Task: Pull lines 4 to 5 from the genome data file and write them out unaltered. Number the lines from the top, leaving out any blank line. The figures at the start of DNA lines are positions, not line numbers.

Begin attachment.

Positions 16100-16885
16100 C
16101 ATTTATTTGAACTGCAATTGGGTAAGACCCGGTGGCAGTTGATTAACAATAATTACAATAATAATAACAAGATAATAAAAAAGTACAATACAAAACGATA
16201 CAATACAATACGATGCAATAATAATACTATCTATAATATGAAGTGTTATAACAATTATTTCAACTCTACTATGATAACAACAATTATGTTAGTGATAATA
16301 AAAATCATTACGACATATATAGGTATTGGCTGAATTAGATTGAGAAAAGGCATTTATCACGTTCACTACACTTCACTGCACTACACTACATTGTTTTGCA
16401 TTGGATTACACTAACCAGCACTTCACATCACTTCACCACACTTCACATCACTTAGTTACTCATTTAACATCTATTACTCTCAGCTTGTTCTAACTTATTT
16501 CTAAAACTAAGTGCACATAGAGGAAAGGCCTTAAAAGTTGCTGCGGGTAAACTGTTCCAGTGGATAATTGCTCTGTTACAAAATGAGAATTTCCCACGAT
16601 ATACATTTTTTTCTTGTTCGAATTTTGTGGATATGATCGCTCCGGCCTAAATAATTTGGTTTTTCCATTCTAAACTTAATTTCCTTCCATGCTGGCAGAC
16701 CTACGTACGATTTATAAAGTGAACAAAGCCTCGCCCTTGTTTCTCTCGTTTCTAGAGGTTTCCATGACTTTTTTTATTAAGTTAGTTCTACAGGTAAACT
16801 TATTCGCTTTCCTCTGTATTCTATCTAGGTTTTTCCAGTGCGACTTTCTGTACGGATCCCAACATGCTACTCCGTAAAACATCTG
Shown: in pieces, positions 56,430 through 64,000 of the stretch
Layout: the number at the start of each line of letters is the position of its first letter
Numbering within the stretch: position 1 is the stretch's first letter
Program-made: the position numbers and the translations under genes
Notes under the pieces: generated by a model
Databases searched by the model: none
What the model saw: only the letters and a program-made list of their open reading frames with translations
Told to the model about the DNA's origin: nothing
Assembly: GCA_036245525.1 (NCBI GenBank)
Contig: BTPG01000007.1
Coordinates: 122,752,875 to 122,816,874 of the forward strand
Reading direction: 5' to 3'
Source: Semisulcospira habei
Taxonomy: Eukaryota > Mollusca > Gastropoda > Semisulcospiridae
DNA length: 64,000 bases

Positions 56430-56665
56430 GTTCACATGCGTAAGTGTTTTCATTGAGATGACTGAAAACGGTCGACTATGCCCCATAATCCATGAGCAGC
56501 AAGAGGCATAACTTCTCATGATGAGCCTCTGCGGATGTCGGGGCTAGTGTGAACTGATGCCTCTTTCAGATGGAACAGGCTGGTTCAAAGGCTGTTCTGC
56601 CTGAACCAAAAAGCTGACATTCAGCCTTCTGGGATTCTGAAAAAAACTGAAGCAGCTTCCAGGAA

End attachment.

16201 CAATACAATACGATGCAATAATAATACTATCTATAATATGAAGTGTTATAACAATTATTTCAACTCTACTATGATAACAACAATTATGTTAGTGATAATA
16301 AAAATCATTACGACATATATAGGTATTGGCTGAATTAGATTGAGAAAAGGCATTTATCACGTTCACTACACTTCACTGCACTACACTACATTGTTTTGCA